To that end I’ve always made it a point to go see for myself…the focal points of our American history.  I’ve been to just about every Civil War battlefield, and have become knowledgeable through reading and study.  I’ve been to Little Big Horn, another of the darker moments of our past, because it would be very hard to accept today what Union General Philip Sheridan once claimed, “That the only good Indian is a dead Indian.”  That’s absurd, but you had to know Phil Sheridan.  And when you look into the history of the American tribes, their cultures and values were far ahead of the migrating masses moving westward that took their land, destroyed their resources, and sought, as Custer did, to eradicate them.

So yes, I’ve made it a point to learn for myself, and teach my children, something about our history and why we do what we do.  I’ve made it a point of teaching them the value of observation.  And there is no greater example on American soil than the three days of the great Gettysburg battle, July 1, 2, and 3, of 1863.  And to the point I made in Saturday’s column…perhaps the greatest lesson in visiting Adams County, Pennsylvania is to see how much the people of that area have learned about their own history.

Some would claim that they’ve done it for the sake of retail, but more evident to me, it’s allowed them to appreciate the different views of culture, then and now.  It’s called tolerance, and there were thousands of people there over the weekend who descended from the Confederate culture, as there were thousands with Union backgrounds…and they all got along perfectly.  The talk was about appreciation for the past, while celebrating the present and how the sacrifice and bloodshed 155 years ago has allowed for modern-day unity.  “There had to be a price paid,”  one speaker noted on Saturday morning.  “And aren’t you thankful it wasn’t you?”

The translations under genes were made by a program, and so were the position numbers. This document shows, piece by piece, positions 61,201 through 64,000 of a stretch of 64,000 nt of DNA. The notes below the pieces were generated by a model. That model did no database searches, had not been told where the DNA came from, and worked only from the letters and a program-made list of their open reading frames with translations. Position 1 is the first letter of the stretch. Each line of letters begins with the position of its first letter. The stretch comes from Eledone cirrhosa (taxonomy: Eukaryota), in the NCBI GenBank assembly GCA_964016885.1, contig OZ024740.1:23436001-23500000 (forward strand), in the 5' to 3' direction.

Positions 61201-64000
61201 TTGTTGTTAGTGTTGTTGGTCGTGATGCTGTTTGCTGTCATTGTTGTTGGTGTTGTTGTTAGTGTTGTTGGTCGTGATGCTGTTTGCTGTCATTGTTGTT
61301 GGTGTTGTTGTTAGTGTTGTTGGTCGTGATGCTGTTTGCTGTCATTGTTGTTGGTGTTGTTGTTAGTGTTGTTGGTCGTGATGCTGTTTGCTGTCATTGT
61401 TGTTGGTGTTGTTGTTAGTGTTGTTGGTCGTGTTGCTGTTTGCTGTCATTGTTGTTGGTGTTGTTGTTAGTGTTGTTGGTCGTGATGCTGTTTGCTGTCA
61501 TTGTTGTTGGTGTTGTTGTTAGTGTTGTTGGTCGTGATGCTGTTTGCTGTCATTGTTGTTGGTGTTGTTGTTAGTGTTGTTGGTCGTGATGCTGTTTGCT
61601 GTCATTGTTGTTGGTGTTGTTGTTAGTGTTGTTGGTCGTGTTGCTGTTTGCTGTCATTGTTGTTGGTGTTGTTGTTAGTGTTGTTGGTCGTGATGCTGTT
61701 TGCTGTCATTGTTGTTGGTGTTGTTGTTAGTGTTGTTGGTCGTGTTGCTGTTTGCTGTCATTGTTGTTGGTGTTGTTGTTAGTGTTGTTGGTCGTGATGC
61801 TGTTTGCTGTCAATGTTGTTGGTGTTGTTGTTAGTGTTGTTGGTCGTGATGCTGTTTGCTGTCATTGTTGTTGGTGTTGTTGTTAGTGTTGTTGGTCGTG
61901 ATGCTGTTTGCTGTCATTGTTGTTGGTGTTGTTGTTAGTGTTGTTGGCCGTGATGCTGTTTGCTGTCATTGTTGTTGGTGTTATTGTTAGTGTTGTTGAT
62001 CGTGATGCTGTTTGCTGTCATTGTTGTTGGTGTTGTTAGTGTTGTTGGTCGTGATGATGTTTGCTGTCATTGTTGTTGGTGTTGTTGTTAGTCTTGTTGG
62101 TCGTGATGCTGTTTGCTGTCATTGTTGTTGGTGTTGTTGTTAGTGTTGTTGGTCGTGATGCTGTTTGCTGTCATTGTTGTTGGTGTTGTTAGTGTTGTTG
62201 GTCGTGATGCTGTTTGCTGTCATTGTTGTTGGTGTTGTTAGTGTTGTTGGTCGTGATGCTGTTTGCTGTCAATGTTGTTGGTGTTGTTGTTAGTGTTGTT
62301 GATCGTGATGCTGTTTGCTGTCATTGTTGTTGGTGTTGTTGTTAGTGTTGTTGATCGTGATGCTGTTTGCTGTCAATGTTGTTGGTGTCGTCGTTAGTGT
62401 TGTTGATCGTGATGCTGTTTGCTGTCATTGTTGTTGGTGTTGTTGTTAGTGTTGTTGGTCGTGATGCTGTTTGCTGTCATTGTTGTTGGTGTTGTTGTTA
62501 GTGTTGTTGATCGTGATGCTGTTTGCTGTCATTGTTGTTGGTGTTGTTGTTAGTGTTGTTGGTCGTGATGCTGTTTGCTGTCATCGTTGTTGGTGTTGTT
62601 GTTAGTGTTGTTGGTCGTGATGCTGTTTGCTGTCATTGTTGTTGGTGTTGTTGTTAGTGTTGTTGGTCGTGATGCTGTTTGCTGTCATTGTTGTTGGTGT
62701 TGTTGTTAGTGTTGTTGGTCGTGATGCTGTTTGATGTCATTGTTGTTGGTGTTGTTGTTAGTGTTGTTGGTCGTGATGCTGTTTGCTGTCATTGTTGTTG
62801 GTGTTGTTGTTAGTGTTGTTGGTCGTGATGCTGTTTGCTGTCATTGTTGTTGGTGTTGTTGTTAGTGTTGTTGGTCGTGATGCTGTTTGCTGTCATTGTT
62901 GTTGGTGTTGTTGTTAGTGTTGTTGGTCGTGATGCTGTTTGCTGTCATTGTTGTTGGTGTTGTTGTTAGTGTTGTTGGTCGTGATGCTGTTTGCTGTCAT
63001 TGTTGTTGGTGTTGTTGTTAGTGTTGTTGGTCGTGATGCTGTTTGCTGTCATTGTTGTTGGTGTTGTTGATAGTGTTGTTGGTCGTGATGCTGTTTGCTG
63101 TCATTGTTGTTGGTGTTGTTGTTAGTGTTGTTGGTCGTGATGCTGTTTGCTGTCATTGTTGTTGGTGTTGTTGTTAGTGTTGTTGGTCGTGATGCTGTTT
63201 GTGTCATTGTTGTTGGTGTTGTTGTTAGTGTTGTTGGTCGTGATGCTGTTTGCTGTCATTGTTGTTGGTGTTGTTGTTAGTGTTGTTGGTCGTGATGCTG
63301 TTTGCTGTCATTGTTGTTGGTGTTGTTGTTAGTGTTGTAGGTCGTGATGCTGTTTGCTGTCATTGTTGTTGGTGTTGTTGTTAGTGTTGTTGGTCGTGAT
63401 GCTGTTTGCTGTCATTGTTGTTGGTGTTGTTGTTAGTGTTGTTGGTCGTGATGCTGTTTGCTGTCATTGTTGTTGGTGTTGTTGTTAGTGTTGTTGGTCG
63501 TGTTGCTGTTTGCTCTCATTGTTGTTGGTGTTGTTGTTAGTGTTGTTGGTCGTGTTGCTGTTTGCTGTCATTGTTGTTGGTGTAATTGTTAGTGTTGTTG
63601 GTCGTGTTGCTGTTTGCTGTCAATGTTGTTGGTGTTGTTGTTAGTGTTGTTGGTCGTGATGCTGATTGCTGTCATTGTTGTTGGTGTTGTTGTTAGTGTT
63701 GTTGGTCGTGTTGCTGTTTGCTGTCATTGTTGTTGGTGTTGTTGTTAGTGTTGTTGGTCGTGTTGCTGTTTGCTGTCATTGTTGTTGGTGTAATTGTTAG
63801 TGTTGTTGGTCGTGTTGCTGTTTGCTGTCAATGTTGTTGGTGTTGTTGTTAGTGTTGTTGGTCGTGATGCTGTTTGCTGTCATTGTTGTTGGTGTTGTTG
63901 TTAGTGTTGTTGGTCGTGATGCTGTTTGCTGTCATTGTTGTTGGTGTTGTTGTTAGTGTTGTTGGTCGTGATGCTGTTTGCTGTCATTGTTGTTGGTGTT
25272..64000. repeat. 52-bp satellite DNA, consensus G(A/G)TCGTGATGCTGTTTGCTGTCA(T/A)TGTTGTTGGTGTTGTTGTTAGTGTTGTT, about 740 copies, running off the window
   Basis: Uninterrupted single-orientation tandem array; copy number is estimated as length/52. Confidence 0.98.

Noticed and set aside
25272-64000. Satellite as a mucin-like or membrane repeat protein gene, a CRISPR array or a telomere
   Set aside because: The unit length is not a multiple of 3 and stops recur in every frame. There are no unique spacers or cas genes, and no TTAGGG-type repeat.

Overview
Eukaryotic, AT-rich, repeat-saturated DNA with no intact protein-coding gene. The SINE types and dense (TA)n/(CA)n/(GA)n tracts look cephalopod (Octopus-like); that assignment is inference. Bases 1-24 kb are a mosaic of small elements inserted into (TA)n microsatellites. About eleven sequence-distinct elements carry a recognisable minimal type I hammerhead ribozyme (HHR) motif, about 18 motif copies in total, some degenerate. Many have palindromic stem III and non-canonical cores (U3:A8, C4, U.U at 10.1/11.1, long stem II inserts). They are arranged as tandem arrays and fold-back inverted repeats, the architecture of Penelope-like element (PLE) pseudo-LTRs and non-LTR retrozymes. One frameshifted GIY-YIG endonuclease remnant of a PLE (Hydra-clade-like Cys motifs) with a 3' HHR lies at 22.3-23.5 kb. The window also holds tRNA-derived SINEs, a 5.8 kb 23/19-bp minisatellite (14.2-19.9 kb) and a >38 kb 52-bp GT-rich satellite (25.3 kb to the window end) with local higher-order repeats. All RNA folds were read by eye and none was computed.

Of course, I go to Gettysburg for another reason, as well.  For nearly twenty years I’ve served as the photo editor of Gettysburg Magazine, published by the University of Nebraska Press.  And many of the scenes I’ve shared from past trips have ultimately graced the covers of that publication, and I can say without hesitation…that the landscape of battle at Gettysburg is among the most beautiful of any you’ll find in America.  In large part that’s why President Dwight Eisenhower chose it to be his home after he left the White House in 1960.  He once claimed that there’s no more beautiful spot to found in all fifty states, to both the eye, and for its symbolic value.  I cannot disagree.

To another who questioned…I really have no “axe to grind” politically, except to note that history doesn’t lie.  Both parties of national leadership have failed to take the time necessary to see for themselves that people who have knowledge of their past have adjusted accordingly without the wasteful expense of bureaucracy – of throwing money at our problems.  You really don’t have to have a political persuasion to understand that.  Because, there was a time after the great wars of this country when people learned to co-exist, prosper, and live in mutual appreciation without any money at all.  And we called that generation of ‘the depression’…the greatest generation of all!

To conclude, I go to Gettysburg for the same reason that many of us go to church.  It’s good to be reminded that we are what we are, and we have what we have because someone, one day, paid the price.

And the greatest benefit…is seeing it for yourself!